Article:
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Ripe bananas. If you have more than you
can use, freeze them. Photo by
Sanja Gjenero | SXC.
Some people like their bananas on the green side, before the skin becomes flecked with brown.
We don’t. Our perfect banana looks like the ones in the photo (which shows the visual standard of ripeness). The flesh of a brown-flecked banana has rounded, lush banana flavors that haven’t yet come out at the pre-fleck stage of ripening.
To ripen bananas or any fruit more quickly, enclose them in a bag with an apple. Apples give off ethylene gas, which hastens ripening. The fruit could be ready by the next day.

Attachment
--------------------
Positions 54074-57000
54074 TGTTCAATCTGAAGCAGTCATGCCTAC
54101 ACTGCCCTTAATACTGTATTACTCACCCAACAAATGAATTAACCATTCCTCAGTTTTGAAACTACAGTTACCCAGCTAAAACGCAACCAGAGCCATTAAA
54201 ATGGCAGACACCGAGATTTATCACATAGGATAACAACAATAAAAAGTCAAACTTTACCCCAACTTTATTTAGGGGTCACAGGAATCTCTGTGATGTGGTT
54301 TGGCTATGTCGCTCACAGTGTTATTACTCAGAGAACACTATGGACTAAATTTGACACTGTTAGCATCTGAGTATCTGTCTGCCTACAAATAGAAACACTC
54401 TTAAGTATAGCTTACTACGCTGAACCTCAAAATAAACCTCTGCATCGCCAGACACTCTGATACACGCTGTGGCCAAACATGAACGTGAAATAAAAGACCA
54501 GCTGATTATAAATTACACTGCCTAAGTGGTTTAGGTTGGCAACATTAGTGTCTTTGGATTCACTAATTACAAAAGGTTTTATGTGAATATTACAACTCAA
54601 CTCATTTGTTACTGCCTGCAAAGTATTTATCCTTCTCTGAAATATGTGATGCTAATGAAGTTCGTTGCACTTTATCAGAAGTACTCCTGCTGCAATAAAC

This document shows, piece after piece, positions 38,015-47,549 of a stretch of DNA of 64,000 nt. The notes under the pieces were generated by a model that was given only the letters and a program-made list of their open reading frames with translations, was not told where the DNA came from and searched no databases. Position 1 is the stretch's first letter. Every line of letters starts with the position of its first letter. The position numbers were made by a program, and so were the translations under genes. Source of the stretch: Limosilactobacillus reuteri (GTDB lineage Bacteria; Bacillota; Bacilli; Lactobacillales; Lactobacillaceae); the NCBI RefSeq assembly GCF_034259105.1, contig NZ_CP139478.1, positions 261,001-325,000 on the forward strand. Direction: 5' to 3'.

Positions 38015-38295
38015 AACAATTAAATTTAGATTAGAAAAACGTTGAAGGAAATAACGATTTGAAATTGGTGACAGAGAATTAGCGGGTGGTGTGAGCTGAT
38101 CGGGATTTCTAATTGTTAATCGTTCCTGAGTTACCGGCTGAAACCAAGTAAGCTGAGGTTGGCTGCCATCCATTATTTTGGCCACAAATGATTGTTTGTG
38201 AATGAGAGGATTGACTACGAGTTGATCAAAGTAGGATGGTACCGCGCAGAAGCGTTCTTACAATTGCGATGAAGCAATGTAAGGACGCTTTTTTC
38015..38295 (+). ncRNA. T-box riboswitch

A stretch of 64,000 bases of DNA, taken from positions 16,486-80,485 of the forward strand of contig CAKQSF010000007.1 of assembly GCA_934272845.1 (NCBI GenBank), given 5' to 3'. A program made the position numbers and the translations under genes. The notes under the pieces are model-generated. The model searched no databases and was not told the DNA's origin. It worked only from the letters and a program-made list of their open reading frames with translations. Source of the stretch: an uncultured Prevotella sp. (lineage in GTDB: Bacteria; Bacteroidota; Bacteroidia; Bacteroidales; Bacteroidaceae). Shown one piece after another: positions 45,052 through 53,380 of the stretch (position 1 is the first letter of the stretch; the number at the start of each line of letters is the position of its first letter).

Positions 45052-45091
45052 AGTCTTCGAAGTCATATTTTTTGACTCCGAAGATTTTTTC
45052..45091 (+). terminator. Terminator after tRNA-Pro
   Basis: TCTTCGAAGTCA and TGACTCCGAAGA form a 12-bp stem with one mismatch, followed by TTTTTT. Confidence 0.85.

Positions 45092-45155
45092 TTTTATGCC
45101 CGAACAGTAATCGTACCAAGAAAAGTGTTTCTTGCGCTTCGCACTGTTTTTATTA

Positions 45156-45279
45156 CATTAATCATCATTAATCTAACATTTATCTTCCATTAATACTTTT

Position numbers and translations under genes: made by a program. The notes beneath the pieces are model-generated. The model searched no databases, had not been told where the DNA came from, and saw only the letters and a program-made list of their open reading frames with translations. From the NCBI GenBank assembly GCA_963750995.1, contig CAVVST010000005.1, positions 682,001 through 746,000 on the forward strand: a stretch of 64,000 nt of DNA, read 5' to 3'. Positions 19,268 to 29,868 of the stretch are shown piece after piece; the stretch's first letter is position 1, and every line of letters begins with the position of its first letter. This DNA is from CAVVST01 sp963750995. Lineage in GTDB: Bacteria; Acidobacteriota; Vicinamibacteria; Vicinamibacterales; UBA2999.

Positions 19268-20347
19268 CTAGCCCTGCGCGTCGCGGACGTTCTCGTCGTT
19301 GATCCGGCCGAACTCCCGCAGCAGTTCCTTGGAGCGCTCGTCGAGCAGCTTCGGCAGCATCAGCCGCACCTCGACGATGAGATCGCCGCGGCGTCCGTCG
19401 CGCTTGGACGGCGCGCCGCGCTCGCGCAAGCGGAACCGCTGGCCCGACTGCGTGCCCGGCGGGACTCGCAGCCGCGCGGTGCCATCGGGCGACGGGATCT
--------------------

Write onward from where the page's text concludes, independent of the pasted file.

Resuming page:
When the bananas are flecked, they’re ready to be eaten. At this point, if you won’t be consuming them in the next 12 hours, pop them into the fridge. The cold will delay additional ripening. The skin will turn dark brown in the fridge, but that has no impact on the flavor of the flesh.
If you truly have more bananas than you can use, you can make banana pudding, banana creme pie, bananas foster, coconut chicken with bananas, breakfast pizza, a banana smoothie or banana daiquiri and many other delicious banana dishes. Check out these banana recipes from Dole.
If you’re not inspired to make a recipe, separate the individual bananas from the stem and put them in a freezer bag. They’ll be fine in the freezer for a month or so, and you can take them out one at a time. Defrost them in the fridge—or peel and dip the frozen banana in melted chocolate.
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